Transplanting Oak Trees: An Update

The Priory oaks are impressive.  Huge, ancient, gnarled, neck-craning impressive.  They were the first thing I noticed and the last I shall say good-bye to.


September 2013

We have about twenty mature oaks; most hale, a few less so.  With an eye on the latter, and because the Priory should never be oak-less, I planted some replacements.


When I was nowt but a lad (February 2011), I wrote about digging up and re-planting three small oak trees (see ‘Planting For The Future’).   I don’t suppose I’ve mentioned them since.


Well, four and a half years later might be time for an update.  And the update is:  after a little initial hesitancy, they’re doing fine.   Slow growing, of course (they’re oaks!), but otherwise fine.  I wasn’t even convinced they would survive the trauma of being tugged up from their original home – a small area of woodland up on the drive .


Toffee the Viszla on sniffing duty

For a couple of years, I watered them intermittently during very dry weather.   I put tree protectors on the trunks against rabbits; but deer – my biggest worry – haven’t touched them.  Yet.


One of the three has done especially well.  Why, it’s almost big enough to hide behind … if not to climb.  I’d struggle to transplant it now.


February 2011

This is the same tree when its protector was a more generous fit.  My intention was to continue an existing line of two big oaks and an enormous ash whilst avoiding an often water-filled ditch.


July 2015

And I think I’ll achieve just that.  (The large oaks might be dead before these babies reach full height but we’ll simply ignore that inconvenient truth).


I shouldn’t think I’ll be around in two hundred years to see my oaks grow into mighty giants.


September 2013

But if they do, I might be allowed to gaze down over the Priory and smile, paternally.  (Assuming I’m up above.  The view from below won’t be as good).

Oak Killer

Despite banging on about how much I love oaks, I plan to kill one.
The Priory oaks add real structure, permanence and sheer weight to the beauty of the estate.  (Rather like shrubs can do in an herbaceous border,  I suppose).

As well as oaks, we have other big trees here: enormous ash trees (including this one – possibly the largest ash I’ve ever known);



weeping willows;


One of the dozen or so alders


18 December 2009 (77)

and pines that are, by any measure, big.

18 December 2009 (20)

But it is the oaks that I notice and gaze at and think about the most.  They are everywhere you look: dozens upon dozens in the surrounding fields;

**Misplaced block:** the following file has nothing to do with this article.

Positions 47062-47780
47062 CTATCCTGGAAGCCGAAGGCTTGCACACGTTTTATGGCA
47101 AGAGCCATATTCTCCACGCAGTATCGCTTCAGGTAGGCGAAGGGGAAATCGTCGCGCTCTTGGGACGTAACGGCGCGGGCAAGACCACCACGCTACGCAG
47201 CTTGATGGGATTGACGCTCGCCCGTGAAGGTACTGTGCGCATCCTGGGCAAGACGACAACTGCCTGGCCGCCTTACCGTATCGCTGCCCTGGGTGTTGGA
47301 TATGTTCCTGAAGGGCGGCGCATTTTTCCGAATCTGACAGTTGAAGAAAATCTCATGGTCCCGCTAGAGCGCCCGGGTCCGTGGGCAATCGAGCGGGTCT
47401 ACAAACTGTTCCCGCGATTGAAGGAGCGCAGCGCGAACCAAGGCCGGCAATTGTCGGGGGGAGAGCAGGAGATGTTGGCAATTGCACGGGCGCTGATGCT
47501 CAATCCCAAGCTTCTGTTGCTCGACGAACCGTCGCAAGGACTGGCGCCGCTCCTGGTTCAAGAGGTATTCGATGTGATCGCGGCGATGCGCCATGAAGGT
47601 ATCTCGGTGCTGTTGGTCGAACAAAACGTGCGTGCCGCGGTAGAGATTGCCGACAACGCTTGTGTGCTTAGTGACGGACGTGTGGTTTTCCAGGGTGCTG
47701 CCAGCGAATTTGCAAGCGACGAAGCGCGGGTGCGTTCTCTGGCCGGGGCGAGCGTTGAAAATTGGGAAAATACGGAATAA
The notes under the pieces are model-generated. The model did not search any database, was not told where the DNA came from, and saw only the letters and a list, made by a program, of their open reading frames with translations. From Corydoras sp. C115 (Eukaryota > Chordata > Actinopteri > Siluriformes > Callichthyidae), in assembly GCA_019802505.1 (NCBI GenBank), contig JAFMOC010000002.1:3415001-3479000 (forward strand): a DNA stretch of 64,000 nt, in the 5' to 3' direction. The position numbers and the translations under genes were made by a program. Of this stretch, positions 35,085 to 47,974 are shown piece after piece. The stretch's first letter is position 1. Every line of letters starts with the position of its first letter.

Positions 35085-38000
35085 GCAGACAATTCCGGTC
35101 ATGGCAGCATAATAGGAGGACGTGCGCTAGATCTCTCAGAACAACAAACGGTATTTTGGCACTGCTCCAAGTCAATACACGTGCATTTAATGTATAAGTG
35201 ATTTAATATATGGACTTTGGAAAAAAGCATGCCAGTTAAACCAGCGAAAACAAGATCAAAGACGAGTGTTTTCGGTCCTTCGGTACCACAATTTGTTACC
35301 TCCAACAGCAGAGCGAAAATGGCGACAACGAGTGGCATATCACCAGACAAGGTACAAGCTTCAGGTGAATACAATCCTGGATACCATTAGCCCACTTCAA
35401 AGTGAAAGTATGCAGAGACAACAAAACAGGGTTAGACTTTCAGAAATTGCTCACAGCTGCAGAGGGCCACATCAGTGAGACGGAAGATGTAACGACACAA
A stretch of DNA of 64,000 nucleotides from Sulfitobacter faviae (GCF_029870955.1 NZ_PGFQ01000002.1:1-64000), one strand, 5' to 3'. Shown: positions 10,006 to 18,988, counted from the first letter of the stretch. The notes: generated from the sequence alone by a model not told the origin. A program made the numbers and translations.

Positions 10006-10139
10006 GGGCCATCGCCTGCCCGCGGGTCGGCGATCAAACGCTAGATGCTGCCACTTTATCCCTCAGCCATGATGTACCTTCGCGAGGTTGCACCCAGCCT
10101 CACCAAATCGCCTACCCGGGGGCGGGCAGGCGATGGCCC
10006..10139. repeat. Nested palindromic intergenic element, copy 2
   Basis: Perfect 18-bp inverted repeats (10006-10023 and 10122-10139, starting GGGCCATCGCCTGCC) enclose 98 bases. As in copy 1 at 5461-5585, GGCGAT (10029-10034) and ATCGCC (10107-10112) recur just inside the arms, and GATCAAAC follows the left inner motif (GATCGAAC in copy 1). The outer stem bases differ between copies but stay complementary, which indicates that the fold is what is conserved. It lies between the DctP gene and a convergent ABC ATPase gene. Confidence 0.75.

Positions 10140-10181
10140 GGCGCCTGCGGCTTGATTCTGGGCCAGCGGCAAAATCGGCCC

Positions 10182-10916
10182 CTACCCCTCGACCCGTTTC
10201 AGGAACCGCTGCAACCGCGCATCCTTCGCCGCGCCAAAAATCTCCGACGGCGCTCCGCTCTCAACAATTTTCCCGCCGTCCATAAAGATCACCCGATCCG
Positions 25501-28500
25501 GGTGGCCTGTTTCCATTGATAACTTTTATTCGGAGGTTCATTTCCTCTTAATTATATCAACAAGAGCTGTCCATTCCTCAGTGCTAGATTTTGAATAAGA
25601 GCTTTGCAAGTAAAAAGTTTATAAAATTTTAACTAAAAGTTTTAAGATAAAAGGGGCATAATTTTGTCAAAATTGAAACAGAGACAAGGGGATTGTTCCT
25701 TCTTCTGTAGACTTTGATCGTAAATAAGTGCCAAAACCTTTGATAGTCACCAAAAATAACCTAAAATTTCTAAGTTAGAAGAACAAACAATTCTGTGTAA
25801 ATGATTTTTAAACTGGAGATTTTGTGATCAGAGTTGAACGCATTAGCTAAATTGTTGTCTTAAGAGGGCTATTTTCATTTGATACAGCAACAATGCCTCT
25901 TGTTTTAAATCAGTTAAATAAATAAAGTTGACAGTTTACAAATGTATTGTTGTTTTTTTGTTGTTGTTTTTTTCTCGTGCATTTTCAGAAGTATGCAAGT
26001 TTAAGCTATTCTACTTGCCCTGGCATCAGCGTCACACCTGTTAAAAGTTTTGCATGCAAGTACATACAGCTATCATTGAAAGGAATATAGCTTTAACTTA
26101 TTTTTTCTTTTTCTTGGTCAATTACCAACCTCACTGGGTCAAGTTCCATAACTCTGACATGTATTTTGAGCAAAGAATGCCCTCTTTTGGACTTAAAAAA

18 December 2009 (19)

hedge boundaries;

18 December 2009 (18)

along the river; and in neighbouring woods.  And when they die their presence still lingers like … well, like tales of the Priory ghost.

In the garden, by the east pond, there is the stump of an oak that was felled  long before I started work here. (It may have been the storm of ’87 that did the deed).  And when I walk past, I am often aware of it still missing; even though I never saw it.
I miss a tree I never knew.

Last year, up on the long drive leading up to the road, we had to fell an oak.  The drive is a public right of way and the oak’s main trunk was badly rotten and leant at an alarming angle.  A proper man came and did  the deed.  Whilst I have a chainsaw certificate (and indeed a chainsaw) with rather fetching chainsaw trousers (field grey with black trim – possibly a bit too Wehrmacht actually), I only tend to fell trees that I feel confident in handling.  (Knee height ones, generally).

Unless you’re trapped under a boulder in a canyon and the loss of a limb might be of benefit, you really ought to wear protective clothing when chainsawing.  There was a young lad on the forestry course I did a few years back.  He was a nice enough chap but (and let’s cut to the chase)  a bit thick.  Whilst we were clearing an area of scrub, he rested a tree limb on his thigh (yikes), to cut it with his chainsaw (double yikes).  Needless to say the chainsaw slipped (triple yikes) but luckily he was wearing protective trousers (phew).  The immensely strong fibres in the trouser material were ripped out by the saw’s chain and clogged  it to a halt.  The tutor (the rather apt Mr Pollard) was relieved that the brainless-one wasn’t injured, though couldn’t hide his frustration that a £120 pair of trousers were destroyed.

I am now going to have another oak felled.  I’ve ummed and ahhed over this  particular tree for nigh on three years.  I’ve stood and studied and scratched my head.  And my chin.  I’ve studied it from every angle and at every season.  And sadly I think it has to come down.  Here’s a photo of it:
It’s the central one.  Not huge, but of an age.  The main trunk splits and splits again and it sits too close to the very lovely oak to the right.  The latter needs space to grow; to fill out and the former is growing up through its crown.  Where they meet, they’re both shedding branches.   It’s a tough call.  Who wants to cut down a mature oak?  Not I.   But I think I’ve made the right decision, though it is, of course, an anxious one.